A compendium of the tools of exclusion in American cities

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by Christo Hall

“Contested space.” I first heard that term in reference to the communities that surrounded the border between the Republic of Ireland and Northern Ireland. There — where political, religious and geographic disputes brought about physical violence and an interruption of shared space — the term was apt, but using the language of conflict and competition to describe issues of public space overshadows what is surely the greater objective: harmony.

A new collection of essays, The Arsenal of Exclusion and Inclusion (Actar Press, 2017), seeks to address strategies and interventions it calls “weapons”, which have been used with the ambition to create both exclusive and inclusive spaces in cities. Weapons that have historically — especially considering the focus of the book on American cities — often brought about racial segregation, such as Robert Moses building low bridges along the Long Island Parkway in New York to prevent poorer black communities — who were travelling by bus — from accessing beaches built for the overwhelmingly white suburbs.

But is the language of weaponisation appropriate in the discussion of public space? My feeling is that to describe the guerrilla attempts at spatial inclusivity like the wide-ranging Occupy movement or the wade-in protests that accessed “private beaches” as examples of public space warfare is counterintuitive. These were peaceful challenges to schools of thought that encourage inequality; they were not looking to inflict harm.

A group of African American and white demonstrators surrounded by police during a wade-in at St. Augustine Beach, Florida, in 1964. Photo: AP/Horace Cort

Nevertheless, as a reader from the UK, I’m aware that many of the tools of spatial exclusion that we see in this country are latent forms of manipulation rarely addressed or understood until recently.

The fact is that many tools of exclusion are covert. Many mixed-tenure developments have one door for private tenants and another for its social housing tenants (something that has become known as the “poor door”). Many public benches are designed with armrests to prevent homeless individuals sleeping on them, while some cities have banned people from providing food to the homeless in public space.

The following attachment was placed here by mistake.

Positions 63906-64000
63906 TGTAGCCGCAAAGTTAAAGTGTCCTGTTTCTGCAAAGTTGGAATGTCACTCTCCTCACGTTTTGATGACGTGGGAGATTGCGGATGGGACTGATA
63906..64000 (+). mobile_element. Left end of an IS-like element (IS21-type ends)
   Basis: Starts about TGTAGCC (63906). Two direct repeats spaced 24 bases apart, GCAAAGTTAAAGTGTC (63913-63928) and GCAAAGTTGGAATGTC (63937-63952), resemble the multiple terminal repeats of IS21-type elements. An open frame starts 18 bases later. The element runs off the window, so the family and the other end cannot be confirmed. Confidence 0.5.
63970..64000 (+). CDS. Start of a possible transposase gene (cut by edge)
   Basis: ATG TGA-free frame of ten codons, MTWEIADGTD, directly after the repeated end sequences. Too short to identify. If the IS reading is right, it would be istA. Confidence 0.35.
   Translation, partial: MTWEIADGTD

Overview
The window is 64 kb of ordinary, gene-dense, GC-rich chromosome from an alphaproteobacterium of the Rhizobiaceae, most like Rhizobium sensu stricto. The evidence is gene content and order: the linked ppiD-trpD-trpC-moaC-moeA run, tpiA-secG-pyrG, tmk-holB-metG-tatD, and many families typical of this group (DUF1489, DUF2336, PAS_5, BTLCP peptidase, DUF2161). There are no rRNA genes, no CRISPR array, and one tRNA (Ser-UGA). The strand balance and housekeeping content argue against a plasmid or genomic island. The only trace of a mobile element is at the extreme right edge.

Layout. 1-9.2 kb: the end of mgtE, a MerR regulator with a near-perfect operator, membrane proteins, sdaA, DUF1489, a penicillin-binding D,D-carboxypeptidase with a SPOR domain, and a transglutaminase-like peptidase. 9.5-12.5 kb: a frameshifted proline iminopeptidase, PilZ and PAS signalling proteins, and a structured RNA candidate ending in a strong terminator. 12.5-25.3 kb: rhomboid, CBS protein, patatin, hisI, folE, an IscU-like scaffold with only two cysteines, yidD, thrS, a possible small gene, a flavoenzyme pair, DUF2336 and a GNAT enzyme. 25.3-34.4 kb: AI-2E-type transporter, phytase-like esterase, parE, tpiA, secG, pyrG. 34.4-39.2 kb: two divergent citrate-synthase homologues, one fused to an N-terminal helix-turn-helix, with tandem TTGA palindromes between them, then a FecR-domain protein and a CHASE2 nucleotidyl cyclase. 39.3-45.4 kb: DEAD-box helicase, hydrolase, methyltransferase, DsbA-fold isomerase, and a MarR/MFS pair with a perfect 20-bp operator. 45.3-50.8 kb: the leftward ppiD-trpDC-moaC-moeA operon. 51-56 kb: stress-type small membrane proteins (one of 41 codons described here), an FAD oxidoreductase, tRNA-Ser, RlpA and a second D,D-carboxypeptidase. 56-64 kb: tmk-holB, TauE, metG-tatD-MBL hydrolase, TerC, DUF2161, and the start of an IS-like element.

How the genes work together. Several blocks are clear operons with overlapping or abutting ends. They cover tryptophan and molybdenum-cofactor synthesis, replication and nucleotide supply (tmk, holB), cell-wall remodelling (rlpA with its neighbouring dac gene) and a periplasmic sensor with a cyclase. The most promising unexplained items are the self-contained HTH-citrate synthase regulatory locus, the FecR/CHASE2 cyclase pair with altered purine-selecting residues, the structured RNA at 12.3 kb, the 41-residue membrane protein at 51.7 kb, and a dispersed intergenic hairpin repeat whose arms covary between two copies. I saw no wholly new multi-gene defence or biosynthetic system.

In the suburbs of Cleveland and Chicago, neighbourhoods lobbied to remove basketball hoops from public space to prevent the arrival of “outsiders”, which was code for a white neighbourhood seeking to keep its neighbourhood white. A Baltimore neighbourhood demanded one-way streets along every road that led to the avenue which divided them from a majority black community living on the other side.

Volunteers in Philadelphia distribute food to the homeless outside a public hearing on rules banning outdoor food distribution. Photo: Alex Brandon/AP

Examples like these are eye opening, and the book is an excellent resource to spot the exclusive policies that are often executed under the guise of another aim, with more than a hint of sleight of hand. But as a resource it also helps identify those tools of inclusion that might not be immediately obvious: design elements such as detectable warning surfaces or building ramps that work to better include people with disabilities in the public realm, for example.

Not all the tools of exclusion and inclusion are hidden: gated developments, or the proposed bill in US congress that will provide lactation rooms in all American airports, are hard to miss.

The hundreds of listed ‘weapons’ in this book, many in relation to housing policy in the United States, contribute to portraying a situation where access is often regulated by affordability — and, increasingly, desirability. For example, regulations against non-criminal behaviour such as skateboarding, parkour and “loitering” — whether implemented by public or private orders, and often by groups such as ‘block clubs’ and Business Improvement Districts — are prejudices against certain groups of people in the name of so-called “common decency”.

To regulate what is desirable in public space is an ambiguous business, and one that suggests that someone or some authority knows best. And in an era of state relinquishment of public space to the private sector, what is desirable is often defined as what people and behaviour leads to the most profit rather than what can lead to social good, and where wealthy members of the public are privileged over others.

While the book’s essays do a great job of assessing the individual “weapons”, they do little to propose a cohesive thesis as to how to tackle opposing ideas about space and civil liberty. It is, largely, a safe study and an epidemiology of public space disorder. What’s needed now is discussions that weigh up what is needed to accommodate attitudes, whether we should be trying to reach consensus in public policy or instead somehow trying to find a solution that works for all, or if indeed there is such a thing as a city which is too permissive. To crack attitudes of fear and closed-mindedness we don’t need weapons — we need conversation.

Christo Hall is a freelance writer, the founding editor of Cureditor, an editor at LOBBY magazine and founder of MagShuffle

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